The new Komenda Sugar Factory, which is nearing completion, is recruiting management staff.
The factory, which is expected to start operations later in the year, is seeking well-meaning intelligent, competent, self-motivated and responsible individuals to fill the vacancies.
Applications are expected from suitable candidates in the field of agro-food processing as well as food technology industry for several positions.
The recruitment announcement is contained in an advertisement in the dailies by the Ministry of Trade and Industry.
The company is seeking to fill positions such as Managing Director, General Manager (Engineering), General Manager (Production), Deputy Manager (Engineering), Deputy Manager (Production) and Deputy Manager (Electricals).
Other positions available for consideration are Mill Fitter I and II, Boilers, Boiler Attendants, Assistant Engineers, Instrumental Engineer, Electrical Engineer, Draftsman and Civil Engineer.
Additional positions up for grabs are Turbine Attendant A Class, Turbine Mechanic, Switchboard Attendant, Turner, Welder, Instrument Mechanic, a Machinist and a Rigger.
Interested candidates, according to advertisement, must provide a cover letter and a curriculum vitae (CV) indicating which positions they are applying for to the email address [email protected]
The deadline for application is February 1, 2016.
The Government of Ghana established a factory at Komenda in the Komenda-Edina-Eguafo-Abrem (KEEA) District of the Central Region in the 1960s to produce sugar and its related products for both local and international markets.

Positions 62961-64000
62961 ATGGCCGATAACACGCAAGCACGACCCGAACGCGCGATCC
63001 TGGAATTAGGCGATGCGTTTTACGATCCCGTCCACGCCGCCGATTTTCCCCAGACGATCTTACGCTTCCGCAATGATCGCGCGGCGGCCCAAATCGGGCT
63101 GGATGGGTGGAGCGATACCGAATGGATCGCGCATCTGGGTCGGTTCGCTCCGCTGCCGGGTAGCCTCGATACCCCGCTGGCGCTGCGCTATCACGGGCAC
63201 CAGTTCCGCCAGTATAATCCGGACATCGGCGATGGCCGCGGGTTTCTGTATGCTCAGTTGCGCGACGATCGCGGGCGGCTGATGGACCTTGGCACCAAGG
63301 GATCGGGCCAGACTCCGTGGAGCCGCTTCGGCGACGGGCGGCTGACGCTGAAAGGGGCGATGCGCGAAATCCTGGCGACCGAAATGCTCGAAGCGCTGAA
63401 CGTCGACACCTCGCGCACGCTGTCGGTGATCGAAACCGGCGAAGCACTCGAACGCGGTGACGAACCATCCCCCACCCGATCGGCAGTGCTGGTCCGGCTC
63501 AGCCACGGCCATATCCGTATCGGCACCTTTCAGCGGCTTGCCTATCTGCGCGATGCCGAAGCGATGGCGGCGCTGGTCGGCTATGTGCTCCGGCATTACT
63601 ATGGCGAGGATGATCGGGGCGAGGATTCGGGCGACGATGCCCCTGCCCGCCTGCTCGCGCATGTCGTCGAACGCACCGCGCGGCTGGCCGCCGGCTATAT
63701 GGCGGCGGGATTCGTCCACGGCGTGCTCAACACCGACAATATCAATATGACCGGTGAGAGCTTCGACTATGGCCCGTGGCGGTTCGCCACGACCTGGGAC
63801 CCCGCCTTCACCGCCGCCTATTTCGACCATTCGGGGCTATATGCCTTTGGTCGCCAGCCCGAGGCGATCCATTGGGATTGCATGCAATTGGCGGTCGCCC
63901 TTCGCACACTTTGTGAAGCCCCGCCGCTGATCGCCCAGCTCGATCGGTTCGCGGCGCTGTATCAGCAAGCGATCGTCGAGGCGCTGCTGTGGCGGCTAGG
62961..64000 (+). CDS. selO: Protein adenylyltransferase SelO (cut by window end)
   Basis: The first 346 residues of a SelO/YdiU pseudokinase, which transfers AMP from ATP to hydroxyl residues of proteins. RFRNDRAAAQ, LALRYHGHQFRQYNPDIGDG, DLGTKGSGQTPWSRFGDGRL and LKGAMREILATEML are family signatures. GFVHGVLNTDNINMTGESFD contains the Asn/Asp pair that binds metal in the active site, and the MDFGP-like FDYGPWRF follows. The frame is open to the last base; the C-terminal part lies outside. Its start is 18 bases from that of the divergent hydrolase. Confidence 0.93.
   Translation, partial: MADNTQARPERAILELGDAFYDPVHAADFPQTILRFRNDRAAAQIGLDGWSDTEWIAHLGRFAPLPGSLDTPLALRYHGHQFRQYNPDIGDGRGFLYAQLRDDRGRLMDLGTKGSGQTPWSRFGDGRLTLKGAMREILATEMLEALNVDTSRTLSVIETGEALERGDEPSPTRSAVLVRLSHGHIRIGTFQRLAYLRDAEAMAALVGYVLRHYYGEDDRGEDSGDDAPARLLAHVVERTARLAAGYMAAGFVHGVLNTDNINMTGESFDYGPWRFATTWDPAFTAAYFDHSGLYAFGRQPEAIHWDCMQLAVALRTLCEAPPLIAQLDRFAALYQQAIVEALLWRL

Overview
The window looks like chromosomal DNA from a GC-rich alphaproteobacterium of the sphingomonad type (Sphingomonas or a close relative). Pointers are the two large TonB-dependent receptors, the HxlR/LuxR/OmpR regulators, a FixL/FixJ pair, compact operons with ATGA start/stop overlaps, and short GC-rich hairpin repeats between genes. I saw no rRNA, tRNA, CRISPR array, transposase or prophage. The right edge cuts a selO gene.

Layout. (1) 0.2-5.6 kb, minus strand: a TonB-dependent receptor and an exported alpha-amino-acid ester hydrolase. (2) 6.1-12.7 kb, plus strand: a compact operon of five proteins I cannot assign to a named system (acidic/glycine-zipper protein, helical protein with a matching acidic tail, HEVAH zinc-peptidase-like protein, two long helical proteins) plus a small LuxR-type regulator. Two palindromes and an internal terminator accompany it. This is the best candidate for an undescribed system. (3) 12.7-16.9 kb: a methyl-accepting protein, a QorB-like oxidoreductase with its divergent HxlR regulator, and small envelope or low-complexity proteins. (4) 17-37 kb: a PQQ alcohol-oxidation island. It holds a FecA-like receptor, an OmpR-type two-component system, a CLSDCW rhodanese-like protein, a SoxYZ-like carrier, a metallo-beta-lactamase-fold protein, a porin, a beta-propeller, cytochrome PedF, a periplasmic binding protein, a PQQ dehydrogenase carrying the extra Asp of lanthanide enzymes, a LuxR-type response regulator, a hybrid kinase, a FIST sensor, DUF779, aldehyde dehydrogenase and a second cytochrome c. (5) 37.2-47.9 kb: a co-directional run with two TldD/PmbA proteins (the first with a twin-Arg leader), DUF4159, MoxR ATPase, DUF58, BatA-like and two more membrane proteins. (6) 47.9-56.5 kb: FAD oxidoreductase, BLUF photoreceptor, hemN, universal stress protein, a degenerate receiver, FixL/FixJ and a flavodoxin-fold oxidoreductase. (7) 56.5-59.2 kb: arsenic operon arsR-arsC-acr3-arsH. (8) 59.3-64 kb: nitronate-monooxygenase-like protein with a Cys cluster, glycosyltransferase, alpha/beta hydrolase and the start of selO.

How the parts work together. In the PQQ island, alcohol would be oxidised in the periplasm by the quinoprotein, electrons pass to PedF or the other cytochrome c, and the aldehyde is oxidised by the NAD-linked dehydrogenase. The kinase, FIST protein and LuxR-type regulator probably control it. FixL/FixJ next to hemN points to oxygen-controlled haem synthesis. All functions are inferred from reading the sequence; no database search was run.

The defunct Komenda Sugar Factory was closed down due to some technical and operational challenges.
The Export and Import (EXIM) Bank of India is providing $35 million while the Government of Ghana is providing the counterpart funding of $1.5 million towards the establishment of the $36.5 million Komenda Sugar Factory.
The sugar factory, on completion, would provide 1,300 direct jobs to Ghanaians, and over 5,000 auxiliary jobs would also be provided under the project.
Ghana government and the M/S Seftech India Private Limited would construct a 1,250 tonnes of cane per day of the white sugar plant to produce ethanol and 1.0 megawatts surplus power.
To ensure sustainable raw material production base for the project, an additional credit of $24.5 million had been secured for the development of a sugar cane plantation with an irrigation facility.
The funds were targeting the 3,000 hectares of irrigable land while the Government of Ghana would also provide five per cent of the amount to facilitate the irrigation of the plantation.
India has experience in sugar production, considering the fact that it had over 500 sugar factories and would share that experience with her Ghanaian counterparts.
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